The two weren’t the first gay superheroes in comic history, as that honor goes to the Marvel mutant superhero Northstar, who came out of the closet in 1992. But gay heroes were still very rare in the early ‘00s, and coupled with the over-the-top violence, what was then called “widescreen storytelling” and out-there-plots, made the title a fan favorite.

The Authority never tried to downplay Midnighter and Apollo’s sexuality, nor was it treated like a winking joke. 

Writer Mark Millar, who took over the series after Ellis left, had the two kiss in one issue, the first time such a thing had been seen in a superhero comic. (It's long been rumored this is a move that angered a previous editorial regime at DC.) Additionally, the winged character Swift (sort of a more violent version of Hawkwoman) dated the female character Jenny Sparks for a bit.

So The Authority: out, proud, deadly…and maybe the hit the DC Universe needs?

DC Comics

Will DC Actually Let Its Heroes Be Out?

Starting with the 2008 Marvel film “Iron Man,” interconnected superhero cinematic universes have begun taking over the world, while fans have been pushing for more media inclusion for the LGBTIQA+ community.

So far, the results have been mixed, at least as far as the movies go. These days, both Marvel and DC Comics have so many gay characters that they’ve published specials to celebrate Pride Month, and the various Netflix and HBO Max shows featuring DC and Marvel characters have had some level of representation, particularly in the DC animated series “Harley Quinn.” 

But the films, which are still the most high-profile offerings from both companies, are decidedly more mixed. There were brief references to queer characters in both “Thor: Love and Thunder” and “Doctor Strange in the Multiverse of Madness,” but both were blink and you miss ‘em affairs. Margot Robbie has said she wants Harley Quinn’s love interest Poison Ivy to appear in one the DCU films, but that hasn’t happened yet.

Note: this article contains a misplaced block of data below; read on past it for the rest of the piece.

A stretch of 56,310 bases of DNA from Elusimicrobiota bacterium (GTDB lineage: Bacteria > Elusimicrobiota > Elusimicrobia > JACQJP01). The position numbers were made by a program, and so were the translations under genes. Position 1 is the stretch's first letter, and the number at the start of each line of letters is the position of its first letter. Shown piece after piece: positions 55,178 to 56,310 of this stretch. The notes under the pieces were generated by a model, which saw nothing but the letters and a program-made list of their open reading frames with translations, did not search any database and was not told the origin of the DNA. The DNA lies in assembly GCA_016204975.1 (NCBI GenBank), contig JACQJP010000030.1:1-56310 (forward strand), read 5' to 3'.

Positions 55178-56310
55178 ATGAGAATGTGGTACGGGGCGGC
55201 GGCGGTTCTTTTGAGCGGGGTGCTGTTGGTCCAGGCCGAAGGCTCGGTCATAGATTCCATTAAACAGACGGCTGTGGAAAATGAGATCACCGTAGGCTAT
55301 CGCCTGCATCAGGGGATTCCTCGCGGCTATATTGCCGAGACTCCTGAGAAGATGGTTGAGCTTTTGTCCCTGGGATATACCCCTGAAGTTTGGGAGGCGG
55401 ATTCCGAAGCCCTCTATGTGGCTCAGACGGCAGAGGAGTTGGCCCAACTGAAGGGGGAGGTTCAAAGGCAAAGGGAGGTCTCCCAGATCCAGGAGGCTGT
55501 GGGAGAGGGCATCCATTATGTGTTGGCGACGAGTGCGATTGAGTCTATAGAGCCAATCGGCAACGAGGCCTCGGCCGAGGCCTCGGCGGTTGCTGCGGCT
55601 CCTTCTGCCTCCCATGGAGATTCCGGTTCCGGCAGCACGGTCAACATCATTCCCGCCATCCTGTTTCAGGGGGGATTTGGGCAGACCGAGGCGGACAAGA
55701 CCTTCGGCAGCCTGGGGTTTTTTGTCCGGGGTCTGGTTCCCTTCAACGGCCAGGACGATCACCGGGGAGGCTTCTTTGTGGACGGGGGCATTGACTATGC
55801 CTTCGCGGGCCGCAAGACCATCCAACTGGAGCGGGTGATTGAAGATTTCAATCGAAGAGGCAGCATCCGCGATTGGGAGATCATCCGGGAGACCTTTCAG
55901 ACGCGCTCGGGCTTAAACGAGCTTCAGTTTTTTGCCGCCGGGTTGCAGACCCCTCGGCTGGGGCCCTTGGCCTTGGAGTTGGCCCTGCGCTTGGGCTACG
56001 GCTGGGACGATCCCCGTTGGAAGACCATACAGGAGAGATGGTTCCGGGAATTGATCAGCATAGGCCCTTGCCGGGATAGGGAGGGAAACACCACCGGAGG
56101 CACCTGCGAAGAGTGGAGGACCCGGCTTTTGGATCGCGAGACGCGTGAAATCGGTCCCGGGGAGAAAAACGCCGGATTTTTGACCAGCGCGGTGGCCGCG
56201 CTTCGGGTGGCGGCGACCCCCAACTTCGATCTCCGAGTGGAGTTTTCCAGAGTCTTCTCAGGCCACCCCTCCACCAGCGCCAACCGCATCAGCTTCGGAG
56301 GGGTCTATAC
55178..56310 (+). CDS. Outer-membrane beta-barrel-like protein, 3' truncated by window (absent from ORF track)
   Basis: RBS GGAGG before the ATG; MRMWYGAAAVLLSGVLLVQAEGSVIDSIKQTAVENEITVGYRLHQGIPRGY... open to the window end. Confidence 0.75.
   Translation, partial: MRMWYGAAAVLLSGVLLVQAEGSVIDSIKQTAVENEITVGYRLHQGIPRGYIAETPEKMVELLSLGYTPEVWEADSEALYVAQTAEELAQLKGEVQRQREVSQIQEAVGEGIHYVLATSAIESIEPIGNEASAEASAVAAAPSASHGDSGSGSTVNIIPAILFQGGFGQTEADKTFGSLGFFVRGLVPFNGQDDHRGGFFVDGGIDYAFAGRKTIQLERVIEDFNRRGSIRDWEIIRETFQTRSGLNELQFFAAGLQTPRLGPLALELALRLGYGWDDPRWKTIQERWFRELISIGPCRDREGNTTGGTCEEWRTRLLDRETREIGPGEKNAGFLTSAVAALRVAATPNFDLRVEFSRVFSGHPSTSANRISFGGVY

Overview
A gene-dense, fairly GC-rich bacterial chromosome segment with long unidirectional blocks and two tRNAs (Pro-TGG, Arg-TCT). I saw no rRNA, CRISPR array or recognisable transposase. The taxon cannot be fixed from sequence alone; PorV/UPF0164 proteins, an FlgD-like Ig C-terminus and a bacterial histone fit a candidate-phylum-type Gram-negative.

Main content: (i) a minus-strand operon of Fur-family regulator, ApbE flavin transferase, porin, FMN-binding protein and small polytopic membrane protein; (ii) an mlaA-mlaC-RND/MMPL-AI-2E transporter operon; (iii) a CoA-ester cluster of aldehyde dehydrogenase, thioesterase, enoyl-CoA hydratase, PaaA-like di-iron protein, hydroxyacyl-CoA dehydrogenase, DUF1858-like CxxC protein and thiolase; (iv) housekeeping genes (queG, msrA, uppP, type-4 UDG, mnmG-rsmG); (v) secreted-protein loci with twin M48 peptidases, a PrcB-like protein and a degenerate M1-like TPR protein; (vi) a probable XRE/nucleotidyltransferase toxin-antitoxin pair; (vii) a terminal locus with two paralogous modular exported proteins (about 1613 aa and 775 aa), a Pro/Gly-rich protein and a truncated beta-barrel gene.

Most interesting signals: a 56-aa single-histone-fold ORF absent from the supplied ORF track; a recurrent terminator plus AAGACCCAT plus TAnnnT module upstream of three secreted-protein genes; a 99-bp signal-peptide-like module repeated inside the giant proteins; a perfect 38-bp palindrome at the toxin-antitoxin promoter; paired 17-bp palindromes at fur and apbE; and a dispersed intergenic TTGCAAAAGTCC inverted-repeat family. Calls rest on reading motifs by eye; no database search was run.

While America has, on the whole, become more accepting of queer people, the reluctance on the part of DC and Marvel has often been attributed to the overseas market. “The Eternals” was not released in Saudi Arabia or Kuwait because of brief scenes of a gay couple, and the Chinese government is known to heavily censor gay content in overseas films.

But maybe “The Authority” is a sign that DC is willing to take a chance, as Gunn has a history of pushing for more inclusion. He wrote the screenplay for the 2002 film “Scooby Doo,” and has said that before the film was modified he explicitly made Velma a lesbian. And in his recent, John Cena-starring series “Peacemaker,” the titular character is portrayed as bisexual. 

Can Gunn force Warner Bros. Discovery to make its universe more out and proud? Because fans of “The Authority” won’t accept any sort of straight-washing of the material. 

Who knows if this how this will all work out, but so far Gunn and Safran's plan is a welcome sign that Warner has been convinced, at least for now, that it won't fix the DCU by playing it too safe, Or too straight, for that matter.